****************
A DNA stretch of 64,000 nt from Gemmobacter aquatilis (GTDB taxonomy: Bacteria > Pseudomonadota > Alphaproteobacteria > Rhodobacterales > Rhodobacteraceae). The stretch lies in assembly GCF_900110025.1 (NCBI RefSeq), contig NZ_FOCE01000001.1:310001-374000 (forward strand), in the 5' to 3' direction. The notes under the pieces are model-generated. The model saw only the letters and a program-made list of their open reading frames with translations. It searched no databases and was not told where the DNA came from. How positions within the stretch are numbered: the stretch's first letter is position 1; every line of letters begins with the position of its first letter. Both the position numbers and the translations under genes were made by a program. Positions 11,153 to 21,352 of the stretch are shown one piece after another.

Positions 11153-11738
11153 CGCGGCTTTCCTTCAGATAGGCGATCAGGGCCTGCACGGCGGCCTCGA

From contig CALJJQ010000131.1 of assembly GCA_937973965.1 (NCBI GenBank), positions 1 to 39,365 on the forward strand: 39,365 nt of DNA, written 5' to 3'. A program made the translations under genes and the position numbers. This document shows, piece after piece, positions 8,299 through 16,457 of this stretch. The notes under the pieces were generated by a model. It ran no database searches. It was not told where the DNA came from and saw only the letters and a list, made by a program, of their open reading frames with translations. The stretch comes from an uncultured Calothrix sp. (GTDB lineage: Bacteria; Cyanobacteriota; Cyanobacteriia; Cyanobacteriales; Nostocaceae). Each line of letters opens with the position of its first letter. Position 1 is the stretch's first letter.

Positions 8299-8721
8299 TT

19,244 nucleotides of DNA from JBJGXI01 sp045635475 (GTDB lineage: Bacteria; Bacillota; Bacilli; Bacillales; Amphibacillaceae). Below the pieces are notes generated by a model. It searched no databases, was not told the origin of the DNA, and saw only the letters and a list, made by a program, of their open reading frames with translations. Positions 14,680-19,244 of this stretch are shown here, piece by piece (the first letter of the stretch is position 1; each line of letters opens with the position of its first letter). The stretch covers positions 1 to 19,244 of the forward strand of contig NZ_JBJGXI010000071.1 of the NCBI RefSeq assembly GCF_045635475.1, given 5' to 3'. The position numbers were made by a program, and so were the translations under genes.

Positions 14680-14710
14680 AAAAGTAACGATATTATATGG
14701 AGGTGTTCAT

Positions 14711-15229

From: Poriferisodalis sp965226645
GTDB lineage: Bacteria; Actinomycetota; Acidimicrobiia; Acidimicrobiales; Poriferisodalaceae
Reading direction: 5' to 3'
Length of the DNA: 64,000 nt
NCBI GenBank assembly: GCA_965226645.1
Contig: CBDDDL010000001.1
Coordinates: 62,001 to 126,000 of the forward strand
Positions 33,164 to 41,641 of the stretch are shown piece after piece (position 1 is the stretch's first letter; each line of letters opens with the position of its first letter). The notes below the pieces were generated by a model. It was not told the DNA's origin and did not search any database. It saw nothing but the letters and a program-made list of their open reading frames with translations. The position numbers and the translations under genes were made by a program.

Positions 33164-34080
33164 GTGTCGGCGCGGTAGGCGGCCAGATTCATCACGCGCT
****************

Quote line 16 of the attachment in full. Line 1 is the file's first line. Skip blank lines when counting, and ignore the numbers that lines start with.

NCBI GenBank assembly: GCA_965226645.1